REVIEW: The New Couple in 5B by Lisa Unger

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Dear Ms. Unger:

I requested this from Netgalley and then sort of sat on it for a bit; what I remembered of the blurb hadn’t really resonated. Said blurb:

Rosie and Chad Lowan are barely making ends meet in New York City when they receive life-changing news: Chad’s late uncle has left them his luxury apartment at the historic Windermere in glamorous Murray Hill. With its prewar elegance and impeccably uniformed doorman, the building is the epitome of old New York charm. One would almost never suspect the dark history lurking behind its perfectly maintained facade.

At first, the building and its eclectic tenants couldn’t feel more welcoming. But as the Lowans settle into their new home, Rosie starts to suspect that there’s more to the Windermere than meets the eye. Why is the doorman ever-present? Why are there cameras everywhere? And why have so many gruesome crimes occurred there throughout the years? When one of the neighbors turns up dead, Rosie must get to the truth about the Windermere before she, too, falls under its dangerous spell.

When I did get around to starting the book, I was quickly drawn in. Rosie is a sympathetic and relatable narrator, and the story moves along at a brisk pace. Rosie is an author who is pitching her next book, which happens to be about the history of the Windemere, the evocative and storied apartment building that she became familiar with while nursing her husband’s uncle Ivan through his final illness. As the story opens she’s having lunch with her friend and agent Max to discuss the project. Their lunch is interrupted by a tragedy on the sidewalk outside – a bicyclist is hit and killed by a car, dying right in front of the window Rosie and Max are sitting by. The unsettling incident isn’t connected to subsequent events, but nevertheless casts a macabre pall over the story. (It’s not the last time Rosie will encounter a dead body; not by a long shot.)

Shaken, Rosie heads home to take a pregnancy test – she and Chad are trying to conceive, with no luck so far. She’s interrupted by an unexpected visitor – Ivan’s daughter Dana, whom Rosie has never met. Estranged from Ivan, Dana angrily confronts Rosie with the news that she and Chad have inherited Ivan’s apartment, which Dana had expected to go to her. Chad quickly arrives and attempts to placate Dana, who leaves spewing threats of legal action and ominous declarations that Rosie doesn’t know the man she married.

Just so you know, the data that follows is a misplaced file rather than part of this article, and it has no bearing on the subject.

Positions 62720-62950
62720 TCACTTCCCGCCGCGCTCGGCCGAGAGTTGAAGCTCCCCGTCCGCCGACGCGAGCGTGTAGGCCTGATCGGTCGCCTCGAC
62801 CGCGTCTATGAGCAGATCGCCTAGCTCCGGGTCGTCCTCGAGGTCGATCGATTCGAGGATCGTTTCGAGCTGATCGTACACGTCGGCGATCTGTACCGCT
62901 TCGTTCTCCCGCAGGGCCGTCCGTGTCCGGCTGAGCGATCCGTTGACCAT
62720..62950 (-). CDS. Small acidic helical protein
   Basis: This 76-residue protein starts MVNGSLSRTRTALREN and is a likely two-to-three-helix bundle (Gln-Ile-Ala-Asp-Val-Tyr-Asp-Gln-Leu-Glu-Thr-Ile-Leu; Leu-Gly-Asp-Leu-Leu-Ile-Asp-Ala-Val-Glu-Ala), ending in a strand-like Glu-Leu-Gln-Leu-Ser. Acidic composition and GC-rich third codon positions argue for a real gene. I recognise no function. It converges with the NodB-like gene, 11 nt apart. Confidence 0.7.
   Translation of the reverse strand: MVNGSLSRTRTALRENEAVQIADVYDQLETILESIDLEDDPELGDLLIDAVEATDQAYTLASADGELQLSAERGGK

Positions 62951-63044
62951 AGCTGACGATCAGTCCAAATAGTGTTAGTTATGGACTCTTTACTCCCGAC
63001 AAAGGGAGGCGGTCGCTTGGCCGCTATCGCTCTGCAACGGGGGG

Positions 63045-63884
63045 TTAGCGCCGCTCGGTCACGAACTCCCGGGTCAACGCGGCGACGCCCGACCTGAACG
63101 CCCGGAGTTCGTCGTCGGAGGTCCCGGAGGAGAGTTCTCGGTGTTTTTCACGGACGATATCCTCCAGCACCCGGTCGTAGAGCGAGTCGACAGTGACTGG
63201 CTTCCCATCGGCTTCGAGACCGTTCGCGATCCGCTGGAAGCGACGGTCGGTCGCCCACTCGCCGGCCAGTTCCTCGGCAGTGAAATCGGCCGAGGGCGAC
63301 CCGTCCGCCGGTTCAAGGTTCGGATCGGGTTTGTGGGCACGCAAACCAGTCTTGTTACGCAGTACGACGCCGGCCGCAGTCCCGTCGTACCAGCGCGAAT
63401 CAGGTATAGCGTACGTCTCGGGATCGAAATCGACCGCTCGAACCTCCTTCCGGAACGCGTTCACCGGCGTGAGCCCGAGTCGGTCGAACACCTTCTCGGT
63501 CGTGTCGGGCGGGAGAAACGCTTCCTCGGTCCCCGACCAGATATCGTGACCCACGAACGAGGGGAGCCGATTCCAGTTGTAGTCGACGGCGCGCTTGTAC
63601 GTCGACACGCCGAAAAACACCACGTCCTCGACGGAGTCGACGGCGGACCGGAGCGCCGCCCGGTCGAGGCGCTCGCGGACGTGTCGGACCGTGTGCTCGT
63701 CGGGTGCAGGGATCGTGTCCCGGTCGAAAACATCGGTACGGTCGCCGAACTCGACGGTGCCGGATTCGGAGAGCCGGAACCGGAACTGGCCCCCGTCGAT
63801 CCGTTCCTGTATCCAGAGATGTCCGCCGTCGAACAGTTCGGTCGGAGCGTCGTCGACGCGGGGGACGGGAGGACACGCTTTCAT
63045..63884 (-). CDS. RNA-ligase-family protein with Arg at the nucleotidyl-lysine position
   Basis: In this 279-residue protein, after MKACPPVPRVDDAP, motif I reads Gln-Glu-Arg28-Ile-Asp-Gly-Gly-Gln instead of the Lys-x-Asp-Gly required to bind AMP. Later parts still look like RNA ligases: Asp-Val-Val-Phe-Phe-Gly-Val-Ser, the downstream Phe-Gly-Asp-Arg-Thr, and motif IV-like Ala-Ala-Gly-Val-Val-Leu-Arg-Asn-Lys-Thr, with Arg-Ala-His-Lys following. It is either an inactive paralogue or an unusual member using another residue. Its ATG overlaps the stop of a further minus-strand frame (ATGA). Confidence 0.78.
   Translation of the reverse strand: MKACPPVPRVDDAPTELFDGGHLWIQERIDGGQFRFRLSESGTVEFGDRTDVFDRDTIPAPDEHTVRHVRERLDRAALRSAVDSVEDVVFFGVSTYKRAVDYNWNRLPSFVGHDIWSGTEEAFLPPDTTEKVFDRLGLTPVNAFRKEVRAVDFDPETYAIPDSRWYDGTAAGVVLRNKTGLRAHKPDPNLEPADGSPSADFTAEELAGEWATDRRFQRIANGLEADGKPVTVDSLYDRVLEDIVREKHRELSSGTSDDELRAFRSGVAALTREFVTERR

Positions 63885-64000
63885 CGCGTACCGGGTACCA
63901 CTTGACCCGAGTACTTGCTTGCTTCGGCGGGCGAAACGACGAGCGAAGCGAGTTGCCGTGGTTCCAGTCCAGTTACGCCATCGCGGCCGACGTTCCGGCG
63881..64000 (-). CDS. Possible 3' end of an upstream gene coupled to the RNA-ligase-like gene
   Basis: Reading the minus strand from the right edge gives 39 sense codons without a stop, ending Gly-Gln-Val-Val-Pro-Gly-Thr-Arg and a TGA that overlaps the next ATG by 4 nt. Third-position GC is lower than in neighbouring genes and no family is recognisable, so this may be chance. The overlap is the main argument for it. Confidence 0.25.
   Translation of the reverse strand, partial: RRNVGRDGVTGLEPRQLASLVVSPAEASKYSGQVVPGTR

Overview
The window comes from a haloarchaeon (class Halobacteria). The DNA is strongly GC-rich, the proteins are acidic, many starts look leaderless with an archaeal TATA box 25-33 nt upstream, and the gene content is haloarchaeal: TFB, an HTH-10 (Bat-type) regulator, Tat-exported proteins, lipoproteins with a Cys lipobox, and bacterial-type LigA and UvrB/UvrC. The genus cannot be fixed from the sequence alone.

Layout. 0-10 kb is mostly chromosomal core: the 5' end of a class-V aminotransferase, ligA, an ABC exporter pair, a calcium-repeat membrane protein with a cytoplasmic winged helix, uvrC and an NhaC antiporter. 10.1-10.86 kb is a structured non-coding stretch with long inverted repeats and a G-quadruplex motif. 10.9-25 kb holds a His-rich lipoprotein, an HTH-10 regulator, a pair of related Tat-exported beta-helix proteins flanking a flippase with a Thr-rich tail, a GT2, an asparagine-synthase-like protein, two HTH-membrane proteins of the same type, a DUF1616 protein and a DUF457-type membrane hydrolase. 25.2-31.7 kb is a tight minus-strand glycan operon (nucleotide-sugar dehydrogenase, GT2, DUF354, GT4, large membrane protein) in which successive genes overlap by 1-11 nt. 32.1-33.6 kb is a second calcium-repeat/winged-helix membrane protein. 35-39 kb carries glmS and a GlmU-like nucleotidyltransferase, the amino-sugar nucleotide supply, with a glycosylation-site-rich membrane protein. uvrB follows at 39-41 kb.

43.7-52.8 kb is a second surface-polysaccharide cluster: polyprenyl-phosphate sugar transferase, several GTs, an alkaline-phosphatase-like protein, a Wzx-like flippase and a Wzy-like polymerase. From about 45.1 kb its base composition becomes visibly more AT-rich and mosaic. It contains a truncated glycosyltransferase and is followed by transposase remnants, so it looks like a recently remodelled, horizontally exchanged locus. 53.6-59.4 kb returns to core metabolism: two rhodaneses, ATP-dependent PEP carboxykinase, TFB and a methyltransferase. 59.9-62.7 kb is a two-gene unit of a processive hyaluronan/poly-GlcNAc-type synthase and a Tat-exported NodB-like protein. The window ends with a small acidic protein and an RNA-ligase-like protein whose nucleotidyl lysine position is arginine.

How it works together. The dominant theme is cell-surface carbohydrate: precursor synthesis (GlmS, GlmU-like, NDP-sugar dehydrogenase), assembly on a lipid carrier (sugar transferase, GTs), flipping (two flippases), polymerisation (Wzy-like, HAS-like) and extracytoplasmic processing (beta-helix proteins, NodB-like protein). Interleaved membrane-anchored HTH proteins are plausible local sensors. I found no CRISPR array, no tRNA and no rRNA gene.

The news that Rosie and Chad have been gifted this beautiful apartment is met with euphoria on Chad’s part. Rosie’s feelings are a bit more complicated. First of all, she feels guilty about Dana. Also, while the absence of a rent payment helps – Chad is a struggling actor and Rosie needs to get a deal for this next book to bring money in – there are also taxes and maintenance and co-op fees to consider. Rosie, the pragmatist of the two, is already thinking they may not be able to hold onto the place for long before having to sell it.

This book had obvious parallels to Rosemary’s Baby, from the protagonist’s name to her husband’s profession to the seemingly benign elderly neighbors (but are they?) to the intriguing but increasingly unsettling apartment building. The author acknowledges the homage in the notes at the end of the book. I am ambivalent about supernatural elements in suspense, but I thought it was rather well done, for the most part, in The New Couple in 5B. (Possible spoiler: there are no Satanists and no demon babies in this book.)

The supernatural touch extends to something that Rosie experiences after moving in: she sees dead people. (Shades of another horror movie!) One is a silent little boy that she first encounters in the basement; later she sees a mysterious young lady in the landing outside her apartment.

Rosie’s sixth sense goes back to childhood, a childhood that she alludes to as difficult early in the book. She is estranged from her parents, and when her younger sister contacts her, she gives off a weird cult vibe. The truth is a bit less ominous, to the point that I wondered why it was such a big deal. (To be fair, I shouldn’t judge anyone for being traumatized by their crazy relatives.)